The above example is similar to the description of an HF-compatible electrical connector disclosed in DE 40 40 551 C2. According to that patent, a shielding element is inserted between the vertical terminal rows of a female multipoint connector in such a way that of the five available rows of contacts, only three rows are usable for signals, while two rows are connected to ground.

From European Patent Disclosure EP 0 486 298 A1, finally, a connector configuration is known in which ground contacts each offset by one-half the spacing are disposed between signal contacts, so that in the inserted state, the signal contacts are surrounded by ground contacts. In that embodiment, while the size of the electrical connector can remain substantially constant, nevertheless the number of poles once again increases quite considerably.

The above-described known HF-compatible electrical connectors have the disadvantage that additional ground contacts must always be provided, leading to a considerable increase in the total number of contacts to be contacted.

That circumstance, and the fact that with technological progress the number of signals to be transmitted and thus both the number of transmission lines and the speed of transmission are certainly on an upward rather than a downward trend, has the consequence that manipulation of conventional electrical connectors is becoming more and more difficult and expensive.

The higher the polarity of the conventional electrical connectors, the more force that must be exerted to plug them in and pull them out from contact strips, such as male or female multipoint connectors used for contacting purposes.

Actuation aids are indeed available that reduce the force the user must exert, but the forces to be exerted in the meantime are increasingly no longer easily accomplished by a user.

A further factor is that the requisite exertion of force for inserting the electrical connector into and removing it from a contact strip of a printed circuit board unavoidably leads to deformation of the printed circuit board to be connected or disconnected, and thus threatens damage of the components mounted on the printed circuit board, especially surface mounted devices.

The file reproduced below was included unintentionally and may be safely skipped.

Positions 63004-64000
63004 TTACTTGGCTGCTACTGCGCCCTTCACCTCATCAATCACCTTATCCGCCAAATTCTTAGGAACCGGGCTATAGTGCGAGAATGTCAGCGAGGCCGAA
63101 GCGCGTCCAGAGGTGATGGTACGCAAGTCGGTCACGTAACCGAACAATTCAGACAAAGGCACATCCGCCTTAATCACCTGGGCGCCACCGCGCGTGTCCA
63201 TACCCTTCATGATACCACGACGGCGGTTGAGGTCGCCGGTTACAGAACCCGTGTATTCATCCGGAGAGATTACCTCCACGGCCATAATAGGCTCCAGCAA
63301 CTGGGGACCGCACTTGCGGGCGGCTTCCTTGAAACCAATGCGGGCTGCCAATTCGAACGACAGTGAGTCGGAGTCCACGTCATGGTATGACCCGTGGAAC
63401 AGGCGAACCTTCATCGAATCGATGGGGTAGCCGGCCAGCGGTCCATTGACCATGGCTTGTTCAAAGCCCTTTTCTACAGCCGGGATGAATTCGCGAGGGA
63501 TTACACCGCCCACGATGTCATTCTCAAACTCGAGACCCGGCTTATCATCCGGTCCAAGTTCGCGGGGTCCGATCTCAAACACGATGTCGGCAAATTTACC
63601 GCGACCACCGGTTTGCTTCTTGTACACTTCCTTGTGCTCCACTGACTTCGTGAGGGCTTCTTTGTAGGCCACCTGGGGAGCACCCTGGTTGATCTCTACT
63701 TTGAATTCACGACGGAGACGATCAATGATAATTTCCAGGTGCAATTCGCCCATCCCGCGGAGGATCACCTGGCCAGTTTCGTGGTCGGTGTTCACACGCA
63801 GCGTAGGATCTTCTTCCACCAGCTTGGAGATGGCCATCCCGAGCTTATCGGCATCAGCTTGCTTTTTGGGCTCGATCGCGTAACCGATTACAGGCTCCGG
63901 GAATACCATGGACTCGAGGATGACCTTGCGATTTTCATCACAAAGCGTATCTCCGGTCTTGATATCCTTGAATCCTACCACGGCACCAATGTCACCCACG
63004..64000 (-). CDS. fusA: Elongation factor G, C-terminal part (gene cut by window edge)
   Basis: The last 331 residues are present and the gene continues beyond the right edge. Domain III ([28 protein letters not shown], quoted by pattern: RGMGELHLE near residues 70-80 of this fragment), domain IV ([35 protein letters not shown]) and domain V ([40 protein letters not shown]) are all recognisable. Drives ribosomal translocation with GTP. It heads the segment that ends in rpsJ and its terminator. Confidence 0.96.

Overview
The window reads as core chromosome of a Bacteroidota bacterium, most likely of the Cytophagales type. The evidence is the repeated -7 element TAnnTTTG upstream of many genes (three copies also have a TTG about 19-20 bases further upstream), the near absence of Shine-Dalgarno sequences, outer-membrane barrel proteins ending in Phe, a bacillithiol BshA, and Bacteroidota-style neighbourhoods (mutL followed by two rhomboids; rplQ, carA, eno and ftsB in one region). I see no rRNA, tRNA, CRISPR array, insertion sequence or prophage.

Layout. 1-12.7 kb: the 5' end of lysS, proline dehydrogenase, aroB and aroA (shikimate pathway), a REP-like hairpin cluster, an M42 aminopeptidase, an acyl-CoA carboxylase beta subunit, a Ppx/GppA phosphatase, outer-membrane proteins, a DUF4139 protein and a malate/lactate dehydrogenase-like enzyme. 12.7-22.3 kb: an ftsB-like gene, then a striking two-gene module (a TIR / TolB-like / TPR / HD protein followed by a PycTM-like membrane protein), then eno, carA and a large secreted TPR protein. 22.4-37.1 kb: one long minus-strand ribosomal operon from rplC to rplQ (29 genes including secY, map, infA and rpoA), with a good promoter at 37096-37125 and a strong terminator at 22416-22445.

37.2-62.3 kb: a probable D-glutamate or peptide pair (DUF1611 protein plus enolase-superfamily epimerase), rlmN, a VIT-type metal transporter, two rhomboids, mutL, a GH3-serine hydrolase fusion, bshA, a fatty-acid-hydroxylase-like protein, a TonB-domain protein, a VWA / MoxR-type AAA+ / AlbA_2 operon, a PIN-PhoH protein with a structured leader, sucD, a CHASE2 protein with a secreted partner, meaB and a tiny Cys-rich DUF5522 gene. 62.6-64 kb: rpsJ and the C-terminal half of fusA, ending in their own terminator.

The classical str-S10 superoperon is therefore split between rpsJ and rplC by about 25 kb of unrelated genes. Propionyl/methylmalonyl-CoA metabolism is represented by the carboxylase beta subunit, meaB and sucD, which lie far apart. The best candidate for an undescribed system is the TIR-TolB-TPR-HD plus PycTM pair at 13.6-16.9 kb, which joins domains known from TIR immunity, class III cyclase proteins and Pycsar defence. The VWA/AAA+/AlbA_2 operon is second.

Until now, the deformation of the printed circuit boards was prevented through the use of reinforcement rails additionally provided on them.

The actuation aids and reinforcing rails, which must be made ever stronger, are increasingly more complicated to manipulate and furthermore entail not inconsiderable additional costs for manufacture and maintenance of the electrical connection and the components to be connected.

SUMMARY OF THE INVENTION

It is accordingly an object of the invention to provide an electrical connector assembly, which overcomes the hereinafore-mentioned disadvantages of the heretofore-known methods and devices of this general type and which reduce to a minimum the force to be exerted to connect and disconnect the electrical connection.

With the foregoing and other objects in view there is provided, in accordance with the invention, an electrical connector assembly, comprising: an electrical connector having a connected position; contacting devices in the electrical connector for electrically contacting terminals of devices external to the electrical connector; and devices for holding the electrical connector in the connected position while the contacting devices are electrically connected, the contacting devices and the devices for holding the electrical connector being spatially separate from one another.

With the objects of the invention in view, there is also provided an electrical connector assembly for connecting first and second printed circuit boards, comprising: an electrical connector having a connected position; contacting devices in the electrical connector for electrically contacting terminals on the printed circuit boards; and devices for holding the electrical connector in the connected position while the contacting devices are electrically connected, the contacting devices and the devices for holding the electrical connector being spatially separate from one another.

It is accordingly provided that the contacting devices of the electrical connector and the devices for holding the electrical connector in the connected position are provided spatially separated from one another.